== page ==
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Music medicine can be fun!

0 Robert Levine

… although one might need a slightly twisted view of things to find it so. An article in the September 2010 edition of Medical Problems of Performing Musicians shows us how:

…in 1935, trumpeter Louis Armstrong hurt his lips from too much playing and had to lay down his horn for a year. His condition was diagnosed as a rupture of the orbicularis oris muscle and was referred to as “Satchmo’s syndrome.” Other musicians’ ailments soon followed, affecting string, woodwind, brass, and percussion players alike, ascribed to the vagaries of the various musical instruments. But perhaps the envelope was pushed a bit too far by Curtis, who wrote a letter to the BMJ in 1974 describing three cases of cystic mastitis occurring in adolescent girls learning to play classical guitar, presumably from pressure on the breast from the edge of the sound-box, a condition he termed “guitar nipple.”

Enter Dr. Elaine Murphy, at the time a young registrar in psychiatry, and her husband John, a businessman, both avid readers of the BMJ, and both of whom doubted the authenticity of guitar nipple. So they decided to perform a public service by sending their own spoof in to the BMJ that same year, which they entitled “cello scrotum,” claiming to have seen a cellist patient with chronic groin irritation due to long hours of scrotal contact with the vibrating body of his instrument.’ Dr. Murphy later explained, “We cooked all this up after reading this letter about guitar nipple. John used to read the BMJ too, and after dinner one night, I guess after a glass or two of wine, we composed this letter.” To their surprise, the BMJ published the letter, and wire services reported the phenomenon worldwide. Musicians unions in both the United Kingdom and Soviet Union lobbied to have the condition declared an industrial disease. Reportedly, an entire Russian symphony orchestra cello section was afflicted.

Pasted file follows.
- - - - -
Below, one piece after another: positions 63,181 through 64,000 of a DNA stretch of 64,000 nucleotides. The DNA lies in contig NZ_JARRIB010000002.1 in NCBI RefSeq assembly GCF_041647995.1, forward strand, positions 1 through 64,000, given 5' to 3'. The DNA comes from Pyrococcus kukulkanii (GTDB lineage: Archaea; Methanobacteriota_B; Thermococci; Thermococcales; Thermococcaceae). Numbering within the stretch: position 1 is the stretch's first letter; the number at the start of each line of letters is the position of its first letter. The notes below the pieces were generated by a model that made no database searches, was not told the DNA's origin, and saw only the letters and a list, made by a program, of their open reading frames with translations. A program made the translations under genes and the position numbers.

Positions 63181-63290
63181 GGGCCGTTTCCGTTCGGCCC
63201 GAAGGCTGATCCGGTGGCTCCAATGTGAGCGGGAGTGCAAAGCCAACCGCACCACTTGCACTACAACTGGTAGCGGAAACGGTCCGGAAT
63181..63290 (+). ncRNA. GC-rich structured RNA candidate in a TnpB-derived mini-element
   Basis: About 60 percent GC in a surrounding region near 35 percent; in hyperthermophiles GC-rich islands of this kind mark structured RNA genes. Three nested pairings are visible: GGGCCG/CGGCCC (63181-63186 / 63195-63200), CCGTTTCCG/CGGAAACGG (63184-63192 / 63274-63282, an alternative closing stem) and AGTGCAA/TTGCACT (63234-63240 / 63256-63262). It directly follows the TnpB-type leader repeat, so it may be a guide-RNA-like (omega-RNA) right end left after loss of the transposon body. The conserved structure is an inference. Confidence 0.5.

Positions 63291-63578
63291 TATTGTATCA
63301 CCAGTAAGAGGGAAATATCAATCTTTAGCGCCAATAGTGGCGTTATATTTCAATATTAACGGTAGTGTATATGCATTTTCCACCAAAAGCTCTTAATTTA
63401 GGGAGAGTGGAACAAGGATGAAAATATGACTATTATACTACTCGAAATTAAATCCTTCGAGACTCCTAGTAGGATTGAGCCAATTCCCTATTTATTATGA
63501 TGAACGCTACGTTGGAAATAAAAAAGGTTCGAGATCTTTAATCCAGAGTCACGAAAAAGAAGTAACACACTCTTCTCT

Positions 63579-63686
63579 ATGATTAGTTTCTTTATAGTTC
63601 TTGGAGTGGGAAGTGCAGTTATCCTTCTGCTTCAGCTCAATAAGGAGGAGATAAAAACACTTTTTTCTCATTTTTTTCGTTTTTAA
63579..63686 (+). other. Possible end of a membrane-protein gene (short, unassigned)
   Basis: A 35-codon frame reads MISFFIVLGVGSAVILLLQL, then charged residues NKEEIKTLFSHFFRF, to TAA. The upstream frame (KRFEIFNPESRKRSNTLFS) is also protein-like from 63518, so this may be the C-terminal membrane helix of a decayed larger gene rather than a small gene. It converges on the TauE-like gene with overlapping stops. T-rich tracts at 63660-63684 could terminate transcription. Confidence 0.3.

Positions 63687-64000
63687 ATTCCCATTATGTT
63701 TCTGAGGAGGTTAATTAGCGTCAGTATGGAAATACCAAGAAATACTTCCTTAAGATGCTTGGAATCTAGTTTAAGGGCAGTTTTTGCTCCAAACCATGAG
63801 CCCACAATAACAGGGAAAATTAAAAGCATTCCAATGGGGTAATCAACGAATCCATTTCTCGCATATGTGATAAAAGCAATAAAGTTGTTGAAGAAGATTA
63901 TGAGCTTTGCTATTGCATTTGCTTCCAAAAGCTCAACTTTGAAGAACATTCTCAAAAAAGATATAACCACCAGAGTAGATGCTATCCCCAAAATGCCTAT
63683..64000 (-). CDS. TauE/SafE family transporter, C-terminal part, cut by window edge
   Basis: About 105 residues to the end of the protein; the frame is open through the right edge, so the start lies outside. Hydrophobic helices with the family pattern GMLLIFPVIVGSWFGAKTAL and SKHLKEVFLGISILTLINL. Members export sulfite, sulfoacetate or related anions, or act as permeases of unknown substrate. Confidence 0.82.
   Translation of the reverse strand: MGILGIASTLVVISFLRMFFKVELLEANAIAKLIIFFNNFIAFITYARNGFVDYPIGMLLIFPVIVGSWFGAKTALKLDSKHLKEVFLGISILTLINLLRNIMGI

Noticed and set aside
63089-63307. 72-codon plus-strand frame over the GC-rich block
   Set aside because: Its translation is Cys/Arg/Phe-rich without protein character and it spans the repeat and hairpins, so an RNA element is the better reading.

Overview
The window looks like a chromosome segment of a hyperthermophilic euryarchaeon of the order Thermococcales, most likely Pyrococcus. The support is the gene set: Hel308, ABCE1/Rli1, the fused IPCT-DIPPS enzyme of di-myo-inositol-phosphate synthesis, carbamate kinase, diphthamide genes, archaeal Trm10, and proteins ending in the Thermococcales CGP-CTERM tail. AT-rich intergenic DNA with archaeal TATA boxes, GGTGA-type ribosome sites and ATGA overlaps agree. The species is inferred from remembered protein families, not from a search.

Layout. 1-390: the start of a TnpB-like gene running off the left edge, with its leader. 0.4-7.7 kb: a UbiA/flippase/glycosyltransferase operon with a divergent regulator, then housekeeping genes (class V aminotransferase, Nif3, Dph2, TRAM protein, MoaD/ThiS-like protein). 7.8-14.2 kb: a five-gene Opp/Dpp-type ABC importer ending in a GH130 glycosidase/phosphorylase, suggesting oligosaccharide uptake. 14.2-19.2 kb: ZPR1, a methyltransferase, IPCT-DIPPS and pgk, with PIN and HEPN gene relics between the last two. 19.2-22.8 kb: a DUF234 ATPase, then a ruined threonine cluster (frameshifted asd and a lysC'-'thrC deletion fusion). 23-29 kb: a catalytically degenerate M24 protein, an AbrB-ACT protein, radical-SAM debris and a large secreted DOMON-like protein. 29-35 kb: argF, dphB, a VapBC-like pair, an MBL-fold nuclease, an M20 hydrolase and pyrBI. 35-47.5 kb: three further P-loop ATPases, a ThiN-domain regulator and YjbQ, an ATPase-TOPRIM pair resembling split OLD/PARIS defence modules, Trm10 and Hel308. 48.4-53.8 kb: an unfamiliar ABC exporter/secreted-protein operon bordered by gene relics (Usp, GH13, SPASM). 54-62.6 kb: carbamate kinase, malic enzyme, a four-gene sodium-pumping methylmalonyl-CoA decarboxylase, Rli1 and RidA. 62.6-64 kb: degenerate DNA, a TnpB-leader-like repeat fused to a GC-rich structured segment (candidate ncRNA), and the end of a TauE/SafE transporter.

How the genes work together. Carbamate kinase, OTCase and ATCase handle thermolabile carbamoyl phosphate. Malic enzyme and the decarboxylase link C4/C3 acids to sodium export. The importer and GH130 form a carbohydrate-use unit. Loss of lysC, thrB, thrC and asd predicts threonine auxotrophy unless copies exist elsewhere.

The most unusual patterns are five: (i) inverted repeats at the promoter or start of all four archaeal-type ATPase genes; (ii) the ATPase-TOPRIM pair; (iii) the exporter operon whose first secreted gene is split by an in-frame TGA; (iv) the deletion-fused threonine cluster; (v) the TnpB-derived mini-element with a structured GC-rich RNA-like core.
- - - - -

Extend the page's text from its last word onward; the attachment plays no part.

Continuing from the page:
Cello scrotum would be referenced at least a dozen times in the peer-reviewed medical literature over the next 35 years, although skeptics questioned how the body of the cello could contact the scrotum if the instrument were properly played…one wag suggested that the affected cellists were moonlighting as chimney-sweeps.

I’m glad it was a hoax; I’d hate to think what disorders the course of such a disease might lead to.

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